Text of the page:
SJ Motions Filed in the Dist. of S. Carolina WOTUS Litigation
The plaintiff enviro groups and the United States have exchanged summary judgment motions in the Dist. of S. Carolina WOTUS-challenge case, which is one of several cases pending around the country challenging the 2020 WOTUS rule. Reading DOJ's brief, I'm reminded of the current political debate between the major parties. They're both talking about the same things, but using completely different interpretations of the facts (or different facts) and each accusing each other of misrepresenting the other's arguments.
The DOJ brief is notable in many respects, but I'll touch on a few of what I think are the highlights. First and foremost, EPA is arguing that its 2020 WOTUS rule is a reasonable interpretation of an ambiguous statutory provision, and is therefore entitled to Chevron deference. No surprise there. This argument, however, hinges on EPA's belief that is not bound by the Kennedy test in Rapanos, arguing that Rapanos dictates what the agency cannot regulate, not what it must regulate. Br. at 1. EPA further argues that eight Supreme Court Justices have rejected the significant nexus test. Br. at 17. That's a new one. As I have argued in the past, no court of appeals has bought that argument, so they're preserving it for SCOTUS. I doubt they'll succeed in the lower courts.
EPA claims it relied on the science to exclude waters, Br. at 19, 24, but that argument seems specious at best. The connectivity report developed under the Obama administration clearly showed that upstream intermittent and ephemeral waters significantly affect downstream water quality. EPA is making a policy/legal call despite that science. They should just own it rather than try to argue around it.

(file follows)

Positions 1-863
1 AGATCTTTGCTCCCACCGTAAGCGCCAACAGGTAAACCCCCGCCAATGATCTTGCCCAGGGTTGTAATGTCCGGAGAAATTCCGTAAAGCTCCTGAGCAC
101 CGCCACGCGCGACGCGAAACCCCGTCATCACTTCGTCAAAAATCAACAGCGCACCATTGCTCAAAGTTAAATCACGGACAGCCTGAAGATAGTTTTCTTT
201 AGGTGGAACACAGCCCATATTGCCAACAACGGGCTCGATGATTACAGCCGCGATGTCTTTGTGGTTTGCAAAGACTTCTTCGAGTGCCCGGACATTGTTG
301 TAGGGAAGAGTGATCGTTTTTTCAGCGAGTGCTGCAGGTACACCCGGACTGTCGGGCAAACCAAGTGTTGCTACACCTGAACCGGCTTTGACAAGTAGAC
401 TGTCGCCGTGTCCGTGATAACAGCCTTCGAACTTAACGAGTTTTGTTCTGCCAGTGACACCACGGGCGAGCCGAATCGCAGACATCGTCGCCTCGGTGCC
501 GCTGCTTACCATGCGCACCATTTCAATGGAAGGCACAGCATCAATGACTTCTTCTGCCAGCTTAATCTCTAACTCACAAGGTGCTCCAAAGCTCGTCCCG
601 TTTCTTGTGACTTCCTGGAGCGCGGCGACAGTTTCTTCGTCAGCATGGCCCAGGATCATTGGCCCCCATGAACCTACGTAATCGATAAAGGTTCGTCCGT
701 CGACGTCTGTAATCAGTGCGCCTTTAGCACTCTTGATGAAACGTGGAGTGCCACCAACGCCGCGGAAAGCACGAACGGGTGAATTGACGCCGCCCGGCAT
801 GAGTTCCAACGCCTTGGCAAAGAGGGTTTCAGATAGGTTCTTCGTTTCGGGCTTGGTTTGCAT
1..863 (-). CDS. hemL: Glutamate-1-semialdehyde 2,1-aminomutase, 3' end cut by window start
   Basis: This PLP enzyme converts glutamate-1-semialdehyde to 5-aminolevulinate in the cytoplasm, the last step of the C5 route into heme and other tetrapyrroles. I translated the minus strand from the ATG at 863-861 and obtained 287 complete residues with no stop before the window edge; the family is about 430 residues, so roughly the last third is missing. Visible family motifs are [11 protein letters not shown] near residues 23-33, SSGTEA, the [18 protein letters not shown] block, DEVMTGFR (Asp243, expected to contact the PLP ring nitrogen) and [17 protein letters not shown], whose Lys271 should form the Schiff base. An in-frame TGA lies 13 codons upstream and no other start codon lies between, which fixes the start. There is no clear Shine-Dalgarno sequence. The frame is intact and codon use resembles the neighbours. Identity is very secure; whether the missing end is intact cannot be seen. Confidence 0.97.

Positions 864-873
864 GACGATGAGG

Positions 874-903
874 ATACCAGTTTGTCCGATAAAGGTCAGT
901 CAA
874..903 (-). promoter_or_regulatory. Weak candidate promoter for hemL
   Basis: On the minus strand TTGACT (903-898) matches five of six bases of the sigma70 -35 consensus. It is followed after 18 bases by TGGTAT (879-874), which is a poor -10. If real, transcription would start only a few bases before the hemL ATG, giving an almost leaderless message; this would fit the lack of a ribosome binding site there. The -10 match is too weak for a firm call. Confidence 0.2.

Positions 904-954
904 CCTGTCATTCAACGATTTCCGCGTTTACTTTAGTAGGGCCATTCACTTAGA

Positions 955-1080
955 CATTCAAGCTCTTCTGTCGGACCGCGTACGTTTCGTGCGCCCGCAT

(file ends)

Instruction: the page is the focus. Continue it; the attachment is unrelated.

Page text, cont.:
Finally, they argue that WOTUS is a subset of the "Nation's Waters" a term used briefly in section 101(a) of the Act. Br. at 15. This is a new legal argument forwarded by the Trump administration that has never been vetted by the courts since the Act was passed in 1972. It's a clever argument, but supported by little other than standard statutory-interpretation arguments. There's almost nothing in the statute backing it up. It will be interesting to see how the courts address this one.
Pages of briefing are devoted to the waste treatment exclusion, which has been on the books for years, but which has largely avoided much litigation. The new definition of the WTE is broader, of course, than previously, but not hugely so. I think the biggest issue with the the WTE is that it's not clear if one can convert waters to non-waters by creating a treatment pond in the middle of a creek or other water body. It will be interesting to see how that issue plays out.
DOJ argues, as almost all defendants do, that plaintiffs lack standing. Br. at 40. I doubt they'll succeed on that issue.
Finally, a little inside baseball. A former DOJ colleague pointed out to me that no one from Main Justice or EPA listed their names on the brief. That is very unusual. I'm guessing no one in D.C. wanted to have their names on this. That says something.
Here are copies of the briefs:
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